Realist theorists see the world as an anarchical state of affairs in which states vie for power under the assumption that all international relations are a great zero-sum game.As Stephen M. Walt summarizes, “[Realism] depicts international affairs as astruggle for power among self-interested states and is generally pessimistic about the prospects for eliminating conflict and war.”  Instead of viewing something good, the realist view everything from the perspective of dominance over something or struggle over power. Beijing proposal of OBOR is a proposal of uniting countries joining the initiative to be under China sphere of domination. In recent years, China has never directly engaged in solving issue directly because they do not want to be seen as aggressor but instead, Beijing aggressively use the mask of “economy” to usurp their national interest to other nation by using the weapon called “investment”.

 East Asia and Africa still contains a lot of natural resources thus OBOR will drastically strengthen China dominance in the region intended and slowly taking away whatever they desire. China also to seek in creating strong regional based to serve military purposes in accordance with their economic development mission thus challenging international order as it is already more than enough to challenge hegemony power dominance from West. Unlike liberal theorists, realists argue that China’s actions are only the beginning

of greater aspirations. Where liberals believe that Beijing’s turn toward multilateralism are indicative of its foreign policy, realists argue that these developments are simply precursors that lead to regional hegemony as power and influence increase. The development of infrastructure and trade agreements with weaker and less influential states places China in a position to dictate economic and political policy within South

Asia. “[China’s] ultimate aim is to be the hegemon—the only great power in the system…China is likely to try to dominate Asia the way the United States dominates the Western Hemisphere.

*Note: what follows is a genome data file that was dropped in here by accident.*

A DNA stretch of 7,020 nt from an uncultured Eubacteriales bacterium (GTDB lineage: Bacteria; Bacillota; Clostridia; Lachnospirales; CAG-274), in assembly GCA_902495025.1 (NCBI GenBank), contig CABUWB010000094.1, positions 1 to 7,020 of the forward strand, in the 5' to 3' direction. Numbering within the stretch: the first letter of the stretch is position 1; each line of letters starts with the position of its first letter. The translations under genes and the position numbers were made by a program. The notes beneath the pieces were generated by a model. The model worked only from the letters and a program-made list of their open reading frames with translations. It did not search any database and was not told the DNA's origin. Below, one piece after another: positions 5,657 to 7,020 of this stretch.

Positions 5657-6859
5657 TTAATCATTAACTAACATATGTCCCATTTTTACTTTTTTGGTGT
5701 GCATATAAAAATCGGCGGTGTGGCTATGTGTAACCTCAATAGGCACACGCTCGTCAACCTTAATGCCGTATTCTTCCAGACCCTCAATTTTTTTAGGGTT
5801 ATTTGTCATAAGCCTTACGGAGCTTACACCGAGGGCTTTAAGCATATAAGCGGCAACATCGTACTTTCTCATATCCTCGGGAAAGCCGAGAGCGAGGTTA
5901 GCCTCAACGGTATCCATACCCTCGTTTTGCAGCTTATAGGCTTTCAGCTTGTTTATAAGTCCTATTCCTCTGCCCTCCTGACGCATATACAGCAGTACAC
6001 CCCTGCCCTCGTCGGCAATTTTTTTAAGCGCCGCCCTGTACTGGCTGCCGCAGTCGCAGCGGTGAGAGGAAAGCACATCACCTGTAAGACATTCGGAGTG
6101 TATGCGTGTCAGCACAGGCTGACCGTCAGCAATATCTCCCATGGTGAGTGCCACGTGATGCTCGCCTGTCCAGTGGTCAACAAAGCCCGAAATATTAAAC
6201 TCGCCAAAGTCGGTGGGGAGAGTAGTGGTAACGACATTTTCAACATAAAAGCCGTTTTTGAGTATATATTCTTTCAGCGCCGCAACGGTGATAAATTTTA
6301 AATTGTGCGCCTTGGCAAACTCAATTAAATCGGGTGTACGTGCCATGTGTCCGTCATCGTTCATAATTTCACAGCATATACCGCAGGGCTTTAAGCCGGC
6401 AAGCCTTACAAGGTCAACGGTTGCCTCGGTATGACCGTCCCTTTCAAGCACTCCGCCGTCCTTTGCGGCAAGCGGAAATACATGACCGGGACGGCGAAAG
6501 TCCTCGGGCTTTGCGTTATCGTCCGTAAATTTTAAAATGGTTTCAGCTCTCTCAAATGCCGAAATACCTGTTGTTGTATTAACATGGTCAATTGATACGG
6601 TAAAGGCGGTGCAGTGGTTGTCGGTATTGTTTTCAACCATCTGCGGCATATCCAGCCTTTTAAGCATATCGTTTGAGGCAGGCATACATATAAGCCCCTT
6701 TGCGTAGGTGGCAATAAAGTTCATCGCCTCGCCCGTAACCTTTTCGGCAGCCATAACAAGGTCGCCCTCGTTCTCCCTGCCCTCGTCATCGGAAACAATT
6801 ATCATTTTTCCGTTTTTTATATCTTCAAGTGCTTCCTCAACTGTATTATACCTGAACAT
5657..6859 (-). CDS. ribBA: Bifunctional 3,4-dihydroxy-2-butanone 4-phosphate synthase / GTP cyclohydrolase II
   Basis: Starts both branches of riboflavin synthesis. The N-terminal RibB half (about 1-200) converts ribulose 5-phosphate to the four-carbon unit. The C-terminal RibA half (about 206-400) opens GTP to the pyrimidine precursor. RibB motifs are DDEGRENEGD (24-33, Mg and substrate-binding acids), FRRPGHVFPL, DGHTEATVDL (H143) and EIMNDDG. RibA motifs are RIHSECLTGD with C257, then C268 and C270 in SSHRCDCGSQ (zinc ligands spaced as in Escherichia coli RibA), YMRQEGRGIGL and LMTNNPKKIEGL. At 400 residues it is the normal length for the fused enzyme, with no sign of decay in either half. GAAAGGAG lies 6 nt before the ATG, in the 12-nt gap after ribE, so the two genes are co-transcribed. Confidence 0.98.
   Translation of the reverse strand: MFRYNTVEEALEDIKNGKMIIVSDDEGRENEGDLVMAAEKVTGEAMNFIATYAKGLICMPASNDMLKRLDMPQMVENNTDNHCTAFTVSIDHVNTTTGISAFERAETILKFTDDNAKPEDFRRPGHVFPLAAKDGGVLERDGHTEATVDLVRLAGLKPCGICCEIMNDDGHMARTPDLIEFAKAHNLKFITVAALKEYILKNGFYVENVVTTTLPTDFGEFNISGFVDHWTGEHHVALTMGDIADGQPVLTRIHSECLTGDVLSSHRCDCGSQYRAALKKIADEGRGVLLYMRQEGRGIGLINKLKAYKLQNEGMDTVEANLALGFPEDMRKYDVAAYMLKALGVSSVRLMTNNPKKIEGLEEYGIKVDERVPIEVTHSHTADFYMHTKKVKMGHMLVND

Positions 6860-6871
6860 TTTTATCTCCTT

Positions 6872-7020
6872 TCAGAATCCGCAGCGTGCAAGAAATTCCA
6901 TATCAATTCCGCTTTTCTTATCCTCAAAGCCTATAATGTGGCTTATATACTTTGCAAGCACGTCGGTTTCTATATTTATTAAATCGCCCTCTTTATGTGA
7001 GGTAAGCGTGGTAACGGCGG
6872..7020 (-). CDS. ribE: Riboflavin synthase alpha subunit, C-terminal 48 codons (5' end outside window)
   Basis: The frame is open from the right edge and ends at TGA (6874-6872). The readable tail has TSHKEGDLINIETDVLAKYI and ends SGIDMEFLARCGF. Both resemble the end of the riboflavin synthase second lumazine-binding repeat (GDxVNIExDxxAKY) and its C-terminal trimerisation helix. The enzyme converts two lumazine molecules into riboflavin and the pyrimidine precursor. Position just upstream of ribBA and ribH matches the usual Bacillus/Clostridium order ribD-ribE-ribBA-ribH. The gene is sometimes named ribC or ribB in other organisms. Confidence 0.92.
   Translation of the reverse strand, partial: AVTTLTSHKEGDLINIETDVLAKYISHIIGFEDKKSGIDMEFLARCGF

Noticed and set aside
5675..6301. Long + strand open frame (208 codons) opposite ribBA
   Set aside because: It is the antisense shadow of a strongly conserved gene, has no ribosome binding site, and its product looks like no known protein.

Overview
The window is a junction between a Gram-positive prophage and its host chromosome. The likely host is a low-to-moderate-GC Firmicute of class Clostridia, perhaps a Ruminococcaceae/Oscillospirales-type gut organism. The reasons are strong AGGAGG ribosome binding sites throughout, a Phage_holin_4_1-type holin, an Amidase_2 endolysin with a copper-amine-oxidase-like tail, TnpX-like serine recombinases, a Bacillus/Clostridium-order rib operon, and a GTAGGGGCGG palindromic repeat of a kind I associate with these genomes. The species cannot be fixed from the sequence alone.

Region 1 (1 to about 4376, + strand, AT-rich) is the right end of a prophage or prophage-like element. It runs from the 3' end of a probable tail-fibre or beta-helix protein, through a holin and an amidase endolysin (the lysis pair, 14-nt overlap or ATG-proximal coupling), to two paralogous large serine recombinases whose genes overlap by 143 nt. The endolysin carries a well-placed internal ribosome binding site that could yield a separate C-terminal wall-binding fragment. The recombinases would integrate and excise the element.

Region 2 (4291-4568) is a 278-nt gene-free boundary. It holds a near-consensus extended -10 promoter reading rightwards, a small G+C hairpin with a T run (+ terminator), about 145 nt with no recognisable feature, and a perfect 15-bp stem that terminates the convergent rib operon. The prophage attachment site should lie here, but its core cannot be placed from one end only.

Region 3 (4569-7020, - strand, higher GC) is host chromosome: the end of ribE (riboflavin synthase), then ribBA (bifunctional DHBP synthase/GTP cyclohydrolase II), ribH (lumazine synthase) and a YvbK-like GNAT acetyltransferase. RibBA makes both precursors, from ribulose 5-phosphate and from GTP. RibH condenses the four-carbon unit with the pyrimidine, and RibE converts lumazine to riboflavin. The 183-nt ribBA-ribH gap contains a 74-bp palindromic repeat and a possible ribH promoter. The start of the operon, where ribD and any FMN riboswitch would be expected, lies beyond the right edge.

Additionally, China recognizes that India, the world’s largest democracy, is the only nation capable of threatening its hegemonic aspirations in South Asia. Realists, along with Indian leaders, argue that Chinese-built infrastructure is strategically placed to flank India’s borders.Should Beijing choose, all previously designated commercial ports would have the capacity to act as naval bases in key strategic locations.

Liberal

Where realism defines the world as an anarchical power grab, liberalism offers theories that promotes the interdependence of states through economic exchange, global institutions, and societal norms. A key distinction between realism and liberalism is the realist view that global interactions are zero-sum and the liberal belief that global interdependence encourages positive-sum interactions between states.

Additional literature that analyzes different aspects of China’s behavior, but under a strictly liberal lens, points to Beijing’s incorporation into established global institutions as proof of the state’s desire to accept international norms.John Ikenberry concludes that China is utilizing the current global institutions to advance its interest. He argues that Beijing’s recent success demonstrates both to itself and to the rest of the world that there is not a need to deviate from “the rules and institutions of international order. A discussion on China’s ability to operate within global institutions and norms is necessary to conclude liberal motivations behind the OBOR strategy. A failure by China to remain with these norms could indicate a desire to turn OBOR growth into a tool for regional dominance.

Bibliography

Chatham House. (2014). The Rise of China and the Future of Liberal World Order. London: Chatham House.

Morgenthau, H. (1948). Politics among nations: the struggle for power and peace.

The Jakarta Post. (2017, May 17). Indonesian team to go to China to follow up Jokowi’s visit. Retrieved from The Jakarta Post: https://www.thejakartapost.com/news/2017/05/17/indonesian-team-to-go-to-china-to-follow-up-jokowis-visit.html

Xinhua. (2017, 10 18). Xi Jinping said that the realization of the Chinese dream of the great rejuvenation of the Chinese nation is the historical mission of the Communist Party of China in the new era. Retrieved from Xinhua : http://www.xinhuanet.com/politics/2017-10/18/c_1121820111.htm